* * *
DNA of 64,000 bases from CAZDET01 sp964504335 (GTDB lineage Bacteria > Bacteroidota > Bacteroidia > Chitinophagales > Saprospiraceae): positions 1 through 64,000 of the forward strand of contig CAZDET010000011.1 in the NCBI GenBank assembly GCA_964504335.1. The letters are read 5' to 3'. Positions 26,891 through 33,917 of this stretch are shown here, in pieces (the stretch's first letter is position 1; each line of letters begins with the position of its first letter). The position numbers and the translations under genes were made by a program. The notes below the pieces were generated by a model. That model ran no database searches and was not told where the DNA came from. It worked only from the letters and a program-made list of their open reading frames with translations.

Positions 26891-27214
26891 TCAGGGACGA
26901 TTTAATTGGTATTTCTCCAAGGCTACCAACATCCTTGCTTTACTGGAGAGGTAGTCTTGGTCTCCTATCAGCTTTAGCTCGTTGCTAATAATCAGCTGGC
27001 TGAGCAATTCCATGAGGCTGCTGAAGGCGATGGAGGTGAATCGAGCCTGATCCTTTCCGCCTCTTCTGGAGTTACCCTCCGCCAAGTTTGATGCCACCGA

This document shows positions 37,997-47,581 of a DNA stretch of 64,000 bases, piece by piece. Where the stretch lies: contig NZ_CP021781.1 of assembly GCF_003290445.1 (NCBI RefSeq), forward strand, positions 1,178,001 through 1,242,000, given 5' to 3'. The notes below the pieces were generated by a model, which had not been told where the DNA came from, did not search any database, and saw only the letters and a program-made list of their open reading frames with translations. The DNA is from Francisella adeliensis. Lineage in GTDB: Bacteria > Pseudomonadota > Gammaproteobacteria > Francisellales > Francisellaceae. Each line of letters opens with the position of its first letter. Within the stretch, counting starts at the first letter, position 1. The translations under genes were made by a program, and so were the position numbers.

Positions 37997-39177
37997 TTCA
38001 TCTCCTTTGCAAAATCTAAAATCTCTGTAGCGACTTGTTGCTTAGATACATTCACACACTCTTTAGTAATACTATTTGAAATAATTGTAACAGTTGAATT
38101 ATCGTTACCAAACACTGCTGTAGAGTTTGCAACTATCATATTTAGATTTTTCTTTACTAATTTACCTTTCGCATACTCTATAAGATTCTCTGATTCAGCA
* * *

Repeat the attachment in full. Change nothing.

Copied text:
DNA of 64,000 bases from CAZDET01 sp964504335 (GTDB lineage Bacteria > Bacteroidota > Bacteroidia > Chitinophagales > Saprospiraceae): positions 1 through 64,000 of the forward strand of contig CAZDET010000011.1 in the NCBI GenBank assembly GCA_964504335.1. The letters are read 5' to 3'. Positions 26,891 through 33,917 of this stretch are shown here, in pieces (the stretch's first letter is position 1; each line of letters begins with the position of its first letter). The position numbers and the translations under genes were made by a program. The notes below the pieces were generated by a model. That model ran no database searches and was not told where the DNA came from. It worked only from the letters and a program-made list of their open reading frames with translations.

Positions 26891-27214
26891 TCAGGGACGA
26901 TTTAATTGGTATTTCTCCAAGGCTACCAACATCCTTGCTTTACTGGAGAGGTAGTCTTGGTCTCCTATCAGCTTTAGCTCGTTGCTAATAATCAGCTGGC
27001 TGAGCAATTCCATGAGGCTGCTGAAGGCGATGGAGGTGAATCGAGCCTGATCCTTTCCGCCTCTTCTGGAGTTACCCTCCGCCAAGTTTGATGCCACCGA

This document shows positions 37,997-47,581 of a DNA stretch of 64,000 bases, piece by piece. Where the stretch lies: contig NZ_CP021781.1 of assembly GCF_003290445.1 (NCBI RefSeq), forward strand, positions 1,178,001 through 1,242,000, given 5' to 3'. The notes below the pieces were generated by a model, which had not been told where the DNA came from, did not search any database, and saw only the letters and a program-made list of their open reading frames with translations. The DNA is from Francisella adeliensis. Lineage in GTDB: Bacteria > Pseudomonadota > Gammaproteobacteria > Francisellales > Francisellaceae. Each line of letters opens with the position of its first letter. Within the stretch, counting starts at the first letter, position 1. The translations under genes were made by a program, and so were the position numbers.

Positions 37997-39177
37997 TTCA
38001 TCTCCTTTGCAAAATCTAAAATCTCTGTAGCGACTTGTTGCTTAGATACATTCACACACTCTTTAGTAATACTATTTGAAATAATTGTAACAGTTGAATT
38101 ATCGTTACCAAACACTGCTGTAGAGTTTGCAACTATCATATTTAGATTTTTCTTTACTAATTTACCTTTCGCATACTCTATAAGATTCTCTGATTCAGCA